The Spanish electricity mix contains different fuel types. The generation of coal is on a similar level as nuclear, gas, hydro (2017 was an exception) and wind power. Several of the Spanish coal plants are expected to retire in the next few years as Iberdrola, Naturgy and Endesa have voiced their intention to close their plants.

Sweden

The Swedish power system is built upon hydro and nuclear power. Only one coal power plant is left, which is expected to be phased-out by 2022.

United Kingdom

The United Kingdom has significantly reduced the share of coal in its electricity mix, seeing a massive drop over the last years. Power plants have closed or reduced output, with reductions mainly offset by renewable energy and gas. In 2015, the United Kingdom was the first country to announce a national coal phase-out by 2025.

Health impacts caused by coal power plants in Europe (2016, modelled)
Health impacts caused by coal companies in Europe (2016, modelled)
Coal power is a significant source of the EU’s greenhouse gas emissions
Development of coal capacity in Europe - by region
Development of coal capacity in Europe - by country
Development of coal capacity in Europe - by company
Development of the electricity mix in Austria
Development of the electricity mix in Belgium
Development of the electricity mix in Bulgaria
Development of the electricity mix in Croatia
Development of the electricity mix in the Czech Republic
Development of the electricity mix in Cyprus
Development of the electricity mix in Denmark
Development of the electricity mix in Estonia
Development of the electricity mix in Finland
Development of the electricity mix in France
Development of the electricity mix in Germany
Development of the electricity mix in Greece
Development of the electricity mix in Hungary
Development of the electricity mix in Ireland
Development of the electricity mix in Italy
Development of the electricity mix in Latvia
Development of the electricity mix in Lithuania
Development of the electricity mix in Luxemburg
Development of the electricity mix in Malta
Development of the electricity mix in Netherland
Development of the electricity mix in Poland
Development of the electricity mix in Portugal
Development of the electricity mix in Romania
Development of the electricity mix in Slovakia
Development of the electricity mix in Slovenia
Development of the electricity mix in Spain
Development of the electricity mix in Sweden
Development of the electricity mix in the United Kingdom
Development of the electricity mix in the EU
CO2 emissions in European Union by company (2018)
New coal projects under development in Europe split by region
New coal projects under development in Europe split by planning status
Capacity covered by national coal phase-out commitments and announced to retire by 2030 in Europe

Last updated on 18 October 2019

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    Sources

    Data sources and methodology

    Plant parameters:

    Every data point at unit level has been individually researched and sourced. Types of sources include official plant lists of government bodies, permits, company websites, company reports, news articles, and tenders. In a few cases utilities or authorities were called directly or on-site visits were undertaken.

    New coal project data comes from the Global Coal Plant Tracker.

    Emissions data (EU only):

    CO2 emissions:

    EU Emissions Trading System data from the European Union Transaction Log (EUTL)

    Greenhouse gas emissions (by sector):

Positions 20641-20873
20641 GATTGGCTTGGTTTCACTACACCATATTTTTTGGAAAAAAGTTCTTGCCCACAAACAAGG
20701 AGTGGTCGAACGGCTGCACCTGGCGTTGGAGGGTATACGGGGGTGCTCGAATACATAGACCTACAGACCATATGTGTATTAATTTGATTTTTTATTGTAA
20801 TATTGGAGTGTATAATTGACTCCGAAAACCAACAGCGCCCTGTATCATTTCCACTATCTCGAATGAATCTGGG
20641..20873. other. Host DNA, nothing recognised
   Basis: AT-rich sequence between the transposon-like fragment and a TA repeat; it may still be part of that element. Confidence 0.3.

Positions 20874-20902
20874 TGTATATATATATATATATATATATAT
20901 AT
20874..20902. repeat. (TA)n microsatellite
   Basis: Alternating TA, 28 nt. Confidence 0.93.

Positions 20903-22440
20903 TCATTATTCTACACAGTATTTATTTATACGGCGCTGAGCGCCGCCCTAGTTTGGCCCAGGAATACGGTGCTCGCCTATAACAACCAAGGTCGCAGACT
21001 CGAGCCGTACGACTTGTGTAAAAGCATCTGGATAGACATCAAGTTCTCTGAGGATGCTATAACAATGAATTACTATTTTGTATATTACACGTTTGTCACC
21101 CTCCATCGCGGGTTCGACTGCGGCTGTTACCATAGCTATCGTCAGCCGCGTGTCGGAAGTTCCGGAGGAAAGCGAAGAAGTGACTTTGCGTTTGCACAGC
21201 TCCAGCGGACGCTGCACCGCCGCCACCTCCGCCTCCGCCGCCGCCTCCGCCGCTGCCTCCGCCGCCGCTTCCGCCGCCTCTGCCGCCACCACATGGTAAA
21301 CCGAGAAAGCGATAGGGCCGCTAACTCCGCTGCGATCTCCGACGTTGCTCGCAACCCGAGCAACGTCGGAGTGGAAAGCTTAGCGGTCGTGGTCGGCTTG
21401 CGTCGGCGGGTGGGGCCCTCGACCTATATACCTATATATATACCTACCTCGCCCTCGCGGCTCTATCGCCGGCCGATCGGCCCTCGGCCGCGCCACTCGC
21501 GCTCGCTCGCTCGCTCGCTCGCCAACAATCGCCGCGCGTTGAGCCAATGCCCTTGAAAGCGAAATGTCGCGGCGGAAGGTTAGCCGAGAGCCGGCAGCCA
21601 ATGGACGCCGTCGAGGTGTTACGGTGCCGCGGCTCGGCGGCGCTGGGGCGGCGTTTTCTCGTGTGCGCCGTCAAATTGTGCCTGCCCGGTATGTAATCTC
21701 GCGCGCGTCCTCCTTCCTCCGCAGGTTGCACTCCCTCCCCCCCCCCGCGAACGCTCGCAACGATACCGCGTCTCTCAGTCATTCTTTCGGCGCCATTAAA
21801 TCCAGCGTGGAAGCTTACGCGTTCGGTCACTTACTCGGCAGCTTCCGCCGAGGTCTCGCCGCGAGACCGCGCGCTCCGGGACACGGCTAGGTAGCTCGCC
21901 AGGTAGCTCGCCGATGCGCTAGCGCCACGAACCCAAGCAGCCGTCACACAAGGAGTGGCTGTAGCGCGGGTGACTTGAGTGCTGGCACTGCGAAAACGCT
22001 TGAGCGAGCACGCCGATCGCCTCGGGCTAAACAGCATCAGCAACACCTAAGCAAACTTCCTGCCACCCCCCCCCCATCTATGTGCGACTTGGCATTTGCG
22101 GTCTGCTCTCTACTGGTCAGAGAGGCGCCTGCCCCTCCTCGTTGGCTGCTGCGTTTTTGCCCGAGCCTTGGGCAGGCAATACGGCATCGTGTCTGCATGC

National emissions reported to the UNFCCC and to the EU Greenhouse Gas Monitoring Mechanism, data provided by European Environmental Agency; coal emissions from power sector are highlighted as a subset of the energy sector, subset is sourced from EU Emissions Trading System data.

    Pollutants:

    EU and Serbia: Reported data on large combustion plants covered by Directive 2001/80/EC ( Large Combustion Plants Directive – LCPD ) and European Pollutant Release and Transfer Register (E-PRTR)

    Western Balkans: Data for Western Balkan plants (except Serbia) was gathered manually from different sources. For more information contact us.

    Atmospheric Modelling:

    Pollutant concentrations are modelled with the European Commission approved Open Source EMEP/MSC-W chemical transport model. We rely on input data provided by EMEP/MSC-W, ECMWF and the Norwegian Meteorological Institute.

    Health data and associated economic impacts:

    The methodology for modelling the health impacts and associated costs of coal pollution is spelled out in the report “Last Gasp: The coal companies making Europe sick”. Data on health impacts in the EU comes from that same report. Health impact data for the Western Balkan countries is taken from “Chronic coal pollution: EU action on the Western Balkans will improve health and economies across Europe”.

    Power generation:

    Data on power generated from coal and other sources is taken from the report “The European Power Sector in 2018: A tale of two types of coal” by Agora Energiewende and Sandbag.

    Download European Coal Plant Database

    This is the raw data on which these tools have been built. It is the most comprehensive, up-to-date set of data on the entire European coal power plant fleet, covering all EU-28, Western Balkans, and Turkey. All information comes from a combination of official sources and national campaign groups and is provided under an open source “share alike” license. The datatool is updated on a continual basis.

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    Disclaimer

    Europe Beyond Coal does its best to deliver a high quality of the Database and to verify that the data contained therein have been selected on the basis of sound judgement. It is based on all relevant data known of by the collaborators of Europe Beyond Coal, but may not be exhaustive, and there may exist further or updated information that they were not aware of. Europe Beyond Coal makes no warranties, and shall not be liable for any damage that may result from errors or omissions in the Database.